Mapping the T-cell landscape of pancreatic cancer
Pancreatic cancer has one of the worst prognoses of any cancer, with pancreatic ductal adenocarcinoma (PDAC) patients having an average survival rate of 7%.
T-cells (the lymphocytes that play a wide range of roles in shaping the body’s immune response to cancer) are known to be dysregulated in pancreas tumours. So far, checkpoint inhibitor (a type of immune-therapy that targets T-cells and have curative properties on other cancer types) trials have had minimal effect on pancreatic cancer (with a response rate of only 5-10%), and with no lasting impact on a patient’s survival chance. Additionally, current approved checkpoint therapies are focused on only two T-cell checkpoints, known as PD-1 and CTLA4.
In order to better understand why this is and understand which treatments may have a better impact on pancreatic cancer, there is a need to understand the specific sub-populations of T-cells that are involved in pancreatic cancer. Even though we know T-cells exist in the microenvironment of pancreatic cancer, not much is known about their differentiation or activation status.
A new study, currently in pre-print, from Dr Shivan Sivakumar and Dr Enas Abu-Shah has characterised the immune landscape and specifically the different T-cells, and their checkpoint expression patterns in pancreatic cancer patients in the hope of understanding the features to aid rational drug development and novel therapeutics for this disease.
The team looked at 32,000 T-cells from 8 cancer patients, to see if there was any unique T-cell subtypes in the tumour microenvironment. They made three important findings. Their observations showed an activated regulatory T-cell population, which was characterized by a highly immunosuppressive state with high TIGIT, ICOS and CD39 expression. The exhausted CD8 T-cells had lower PD1 levels but high levels of TIGIT and tim3. And the presence of a significant senescent T-cell population – this is when cells have gone down an irreversible cell cycle arrest and are no longer responsive to antigen stimuli.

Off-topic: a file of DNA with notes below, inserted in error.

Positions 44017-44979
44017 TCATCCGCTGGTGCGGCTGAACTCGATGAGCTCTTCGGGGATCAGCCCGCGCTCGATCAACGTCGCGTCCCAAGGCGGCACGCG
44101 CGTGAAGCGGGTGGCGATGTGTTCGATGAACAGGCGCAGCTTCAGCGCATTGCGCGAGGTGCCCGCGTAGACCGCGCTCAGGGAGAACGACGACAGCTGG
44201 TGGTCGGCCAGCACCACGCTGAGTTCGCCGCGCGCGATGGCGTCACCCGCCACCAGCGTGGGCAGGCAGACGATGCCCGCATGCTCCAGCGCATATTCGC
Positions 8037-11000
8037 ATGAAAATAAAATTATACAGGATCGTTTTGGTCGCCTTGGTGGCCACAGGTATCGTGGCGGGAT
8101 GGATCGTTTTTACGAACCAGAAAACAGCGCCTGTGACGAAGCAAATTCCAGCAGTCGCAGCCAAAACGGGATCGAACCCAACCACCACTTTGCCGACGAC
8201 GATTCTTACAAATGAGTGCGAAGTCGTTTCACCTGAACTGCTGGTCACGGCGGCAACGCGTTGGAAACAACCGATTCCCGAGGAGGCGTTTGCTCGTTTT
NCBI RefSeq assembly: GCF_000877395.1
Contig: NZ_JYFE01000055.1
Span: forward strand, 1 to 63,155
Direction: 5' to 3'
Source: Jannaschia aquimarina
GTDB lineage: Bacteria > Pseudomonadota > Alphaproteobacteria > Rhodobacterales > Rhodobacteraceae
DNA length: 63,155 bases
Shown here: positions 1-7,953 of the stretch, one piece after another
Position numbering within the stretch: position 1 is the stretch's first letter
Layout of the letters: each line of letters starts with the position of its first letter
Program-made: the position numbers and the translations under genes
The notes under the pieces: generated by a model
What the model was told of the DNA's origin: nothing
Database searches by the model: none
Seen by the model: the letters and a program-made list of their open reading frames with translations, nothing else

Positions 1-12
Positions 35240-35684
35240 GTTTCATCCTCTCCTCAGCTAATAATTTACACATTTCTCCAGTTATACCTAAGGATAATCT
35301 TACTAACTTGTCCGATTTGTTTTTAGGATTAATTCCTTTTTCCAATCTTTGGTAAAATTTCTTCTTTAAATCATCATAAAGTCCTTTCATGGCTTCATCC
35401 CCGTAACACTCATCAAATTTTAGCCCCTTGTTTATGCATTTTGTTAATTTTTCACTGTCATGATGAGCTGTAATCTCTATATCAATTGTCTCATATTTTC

This data suggests that the microenvironment of pancreatic cancer is extremely suppressive and could be a major driver of poor prognosis. The findings were validated in an independent pancreatic cancer single-cell RNA sequencing dataset using 24 patients. The team also showed that regulatory T-cells were predominantly found in the stroma of PDAC, highlighting the potential importance of tissue localisation on their function.
This means that new potential checkpoint immunotherapy avenues in TIGIT, ICOS, CD39 and Tim3, that target these populations, may have more potential to improving the prognosis of pancreatic cancer.
About the study
This study was co-authored by Dr Shivan Sivakumar (Dept of Oncology) and Dr Enas Abu-Shah (Kennedy Institute of Rheumatology). This study was a collaboration with Prof Mark Middleton (Dept of Oncology), Dr Rachael Bashford-Rodgers (Wellcome Trust Centre for Human Genomics), Prof Michael Dustin (Kennedy Institute of Rheumatology), Mr Michael Silva (University Hospitals NHS foundations Trust) and Mr Zahir Soonawalla (University Hospitals NHS foundations Trust).
Shivan’s primary area of study is pancreatic cancer and developing novel therapeutic strategies for this recalcitrant disease. He studies the biology of the disease with a particular focus on the complex tumour microenvironment.
Enas’ work looks at the interactions between the T-cells and the APCs in the presence and absence of regulatory T-cells. Currently, using this model she is interested in investigating the mechanism of inhibition as a function of antigen affinity. The other line of investigation in the context of immune regulation is trying to understand the immune regulation in human pancreatic cancer.
In collaboration with Dr. Shivan Sivakumar, they are using mass cytometry, sequencing and multiplex imaging to characterise the immune landscape of primary treatment-naive tumours with focus on T-cell signatures of activation, dysregulation and suppression. This work is funded by the NIHR, Celgene translation fellowship, UCB-Oxford Research Fellowship, LAP, CRUK and HIDI.